Laurel’s own Rosies

Did you know that Laurel has a chapter of the American Rosie the Riveter Association? These ladies were hard at work on the homefront during World War II, and we were extremely honored when they asked us to give a presentation last Saturday about what was happening in Laurel during that era.

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Richard Friend, Kevin Leonard, and Pete Lewnes with the Rosies: Rena Van Buren, Lorraine Miller, and Wilma Foster.

We gave a brief year-by-year recap of various events, and then focused on three stories from the war years—including Kevin’s recent article about the civilian internees and prisoners of war held at Fort Meade. And for show and tell, Pete brought an array of artifacts from his massive Laurel memorabilia collection.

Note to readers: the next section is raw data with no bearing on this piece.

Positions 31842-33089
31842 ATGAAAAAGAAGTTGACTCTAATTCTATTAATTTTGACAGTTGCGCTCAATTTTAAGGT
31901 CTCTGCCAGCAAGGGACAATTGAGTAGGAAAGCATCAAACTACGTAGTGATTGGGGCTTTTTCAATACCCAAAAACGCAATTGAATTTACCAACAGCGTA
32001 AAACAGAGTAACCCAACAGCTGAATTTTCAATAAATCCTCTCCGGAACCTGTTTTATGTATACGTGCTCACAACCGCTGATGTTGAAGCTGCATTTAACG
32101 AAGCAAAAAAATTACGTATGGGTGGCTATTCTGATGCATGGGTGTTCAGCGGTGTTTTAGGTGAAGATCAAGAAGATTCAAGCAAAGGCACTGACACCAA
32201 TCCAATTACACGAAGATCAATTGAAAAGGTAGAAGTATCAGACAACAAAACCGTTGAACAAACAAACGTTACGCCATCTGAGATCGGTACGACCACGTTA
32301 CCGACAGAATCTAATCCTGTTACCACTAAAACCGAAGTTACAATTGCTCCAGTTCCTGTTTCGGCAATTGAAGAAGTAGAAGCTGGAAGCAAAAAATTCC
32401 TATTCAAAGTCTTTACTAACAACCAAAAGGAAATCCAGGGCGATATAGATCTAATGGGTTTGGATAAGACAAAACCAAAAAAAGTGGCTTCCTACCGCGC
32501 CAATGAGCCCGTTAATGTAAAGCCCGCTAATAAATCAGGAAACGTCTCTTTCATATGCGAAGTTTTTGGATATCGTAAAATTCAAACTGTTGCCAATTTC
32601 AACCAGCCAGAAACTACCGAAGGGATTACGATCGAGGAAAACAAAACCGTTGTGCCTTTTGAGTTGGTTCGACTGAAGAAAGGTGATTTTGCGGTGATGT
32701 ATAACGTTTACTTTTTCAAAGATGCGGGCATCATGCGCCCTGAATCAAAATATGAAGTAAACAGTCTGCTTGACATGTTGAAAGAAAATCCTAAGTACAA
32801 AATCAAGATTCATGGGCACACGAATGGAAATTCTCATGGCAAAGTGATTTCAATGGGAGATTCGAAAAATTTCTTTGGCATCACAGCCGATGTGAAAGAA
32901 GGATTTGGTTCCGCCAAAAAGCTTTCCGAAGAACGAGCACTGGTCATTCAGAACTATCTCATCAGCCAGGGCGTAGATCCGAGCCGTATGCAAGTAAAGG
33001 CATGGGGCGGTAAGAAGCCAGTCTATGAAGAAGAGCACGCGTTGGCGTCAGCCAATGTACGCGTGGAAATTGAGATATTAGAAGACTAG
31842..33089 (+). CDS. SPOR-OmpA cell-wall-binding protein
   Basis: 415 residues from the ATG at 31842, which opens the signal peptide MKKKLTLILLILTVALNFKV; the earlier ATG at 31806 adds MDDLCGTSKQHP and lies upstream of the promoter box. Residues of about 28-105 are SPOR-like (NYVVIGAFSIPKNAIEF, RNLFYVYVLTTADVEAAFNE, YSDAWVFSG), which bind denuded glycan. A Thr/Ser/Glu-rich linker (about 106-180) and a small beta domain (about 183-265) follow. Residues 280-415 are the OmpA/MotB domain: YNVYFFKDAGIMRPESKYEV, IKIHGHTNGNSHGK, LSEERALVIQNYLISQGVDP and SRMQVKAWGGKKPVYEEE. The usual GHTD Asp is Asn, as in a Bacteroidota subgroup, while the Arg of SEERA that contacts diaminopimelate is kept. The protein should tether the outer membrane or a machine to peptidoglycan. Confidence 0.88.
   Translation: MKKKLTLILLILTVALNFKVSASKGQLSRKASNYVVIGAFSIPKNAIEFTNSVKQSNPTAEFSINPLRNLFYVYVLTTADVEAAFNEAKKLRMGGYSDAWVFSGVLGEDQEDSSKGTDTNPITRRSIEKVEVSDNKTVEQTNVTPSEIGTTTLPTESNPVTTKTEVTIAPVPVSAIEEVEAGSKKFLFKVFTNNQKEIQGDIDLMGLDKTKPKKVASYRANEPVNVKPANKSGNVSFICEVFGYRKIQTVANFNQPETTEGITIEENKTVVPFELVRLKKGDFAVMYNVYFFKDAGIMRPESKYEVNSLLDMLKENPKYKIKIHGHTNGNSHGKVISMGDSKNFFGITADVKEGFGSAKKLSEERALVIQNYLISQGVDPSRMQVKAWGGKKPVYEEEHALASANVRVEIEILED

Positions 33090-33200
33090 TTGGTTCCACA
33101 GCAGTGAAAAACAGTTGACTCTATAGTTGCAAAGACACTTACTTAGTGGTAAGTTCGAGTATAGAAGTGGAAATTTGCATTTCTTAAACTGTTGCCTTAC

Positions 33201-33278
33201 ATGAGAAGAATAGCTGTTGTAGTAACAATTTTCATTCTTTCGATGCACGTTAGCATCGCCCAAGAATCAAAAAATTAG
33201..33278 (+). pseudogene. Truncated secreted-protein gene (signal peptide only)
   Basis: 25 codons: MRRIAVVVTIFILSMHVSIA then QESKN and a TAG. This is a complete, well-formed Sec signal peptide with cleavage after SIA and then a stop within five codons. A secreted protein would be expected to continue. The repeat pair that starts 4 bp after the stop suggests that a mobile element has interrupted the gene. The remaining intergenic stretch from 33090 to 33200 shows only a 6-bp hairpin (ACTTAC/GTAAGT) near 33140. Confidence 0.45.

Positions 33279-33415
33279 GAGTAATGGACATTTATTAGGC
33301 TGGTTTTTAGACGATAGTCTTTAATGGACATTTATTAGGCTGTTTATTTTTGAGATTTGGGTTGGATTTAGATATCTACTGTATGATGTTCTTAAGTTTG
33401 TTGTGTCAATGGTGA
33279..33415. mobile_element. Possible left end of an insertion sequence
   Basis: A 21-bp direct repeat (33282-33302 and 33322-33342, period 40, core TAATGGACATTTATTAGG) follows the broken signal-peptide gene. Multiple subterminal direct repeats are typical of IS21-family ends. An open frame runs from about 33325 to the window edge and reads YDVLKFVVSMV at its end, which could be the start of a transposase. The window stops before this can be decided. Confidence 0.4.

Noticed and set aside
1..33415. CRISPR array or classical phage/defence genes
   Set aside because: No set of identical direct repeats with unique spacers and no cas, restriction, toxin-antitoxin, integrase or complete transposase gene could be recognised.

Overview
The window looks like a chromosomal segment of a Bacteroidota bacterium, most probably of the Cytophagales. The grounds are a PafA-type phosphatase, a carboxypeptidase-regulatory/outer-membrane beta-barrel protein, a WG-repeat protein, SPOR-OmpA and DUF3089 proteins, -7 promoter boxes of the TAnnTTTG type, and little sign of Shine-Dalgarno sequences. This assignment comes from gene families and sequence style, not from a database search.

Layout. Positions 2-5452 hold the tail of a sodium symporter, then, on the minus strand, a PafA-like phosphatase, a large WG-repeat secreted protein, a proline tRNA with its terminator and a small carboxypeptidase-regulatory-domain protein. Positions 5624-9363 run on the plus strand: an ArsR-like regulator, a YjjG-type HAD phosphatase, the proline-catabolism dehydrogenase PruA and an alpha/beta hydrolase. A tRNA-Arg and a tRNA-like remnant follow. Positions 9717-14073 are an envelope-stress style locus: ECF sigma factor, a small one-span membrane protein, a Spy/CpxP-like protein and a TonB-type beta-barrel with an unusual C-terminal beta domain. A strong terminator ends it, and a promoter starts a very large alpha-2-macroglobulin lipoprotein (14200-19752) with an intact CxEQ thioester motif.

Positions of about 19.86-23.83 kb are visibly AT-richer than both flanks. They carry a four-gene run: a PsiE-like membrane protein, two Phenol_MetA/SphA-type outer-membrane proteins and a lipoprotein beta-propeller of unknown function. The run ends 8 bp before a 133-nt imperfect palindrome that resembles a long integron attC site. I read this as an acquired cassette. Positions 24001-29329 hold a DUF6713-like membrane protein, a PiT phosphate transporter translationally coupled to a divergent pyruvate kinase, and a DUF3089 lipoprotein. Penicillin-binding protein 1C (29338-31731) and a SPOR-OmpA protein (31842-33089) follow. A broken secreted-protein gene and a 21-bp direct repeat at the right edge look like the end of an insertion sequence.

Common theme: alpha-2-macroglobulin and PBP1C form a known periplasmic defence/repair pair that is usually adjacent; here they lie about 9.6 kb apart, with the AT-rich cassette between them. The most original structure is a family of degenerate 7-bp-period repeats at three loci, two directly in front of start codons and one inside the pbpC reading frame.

But it’s difficult to tell a more inspiring story than that of the Rosies themselves, and to have these three remarkable women present was truly an honor.

During the war, Rena Van Buren was a shell casing inspector who knew soldiers’ lives depended on her accurate work.

Lorraine Miller was a Department of Justice stenographer, who met her husband while volunteering at Laurel’s USO club (now American Legion Post 60).

And Wilma Foster worked as a riveter at Fairchild Aircraft in Hagerstown. Wilma’s daughter, Ann Marie Miller, is the President of the Laurel chapter of the American Rosie the Riveter Association.

 

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Lorraine and Eddie Miller, who met at Laurel’s USO club.
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Lorraine, second from left, with other USO girls.
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Lorraine enjoys perusing some vintage Laurel memorabilia.

Many thanks again to this wonderful organization and its members, as well as the First United Methodist Church at 424 Main Street, whose Fellowship Hall hosted the event.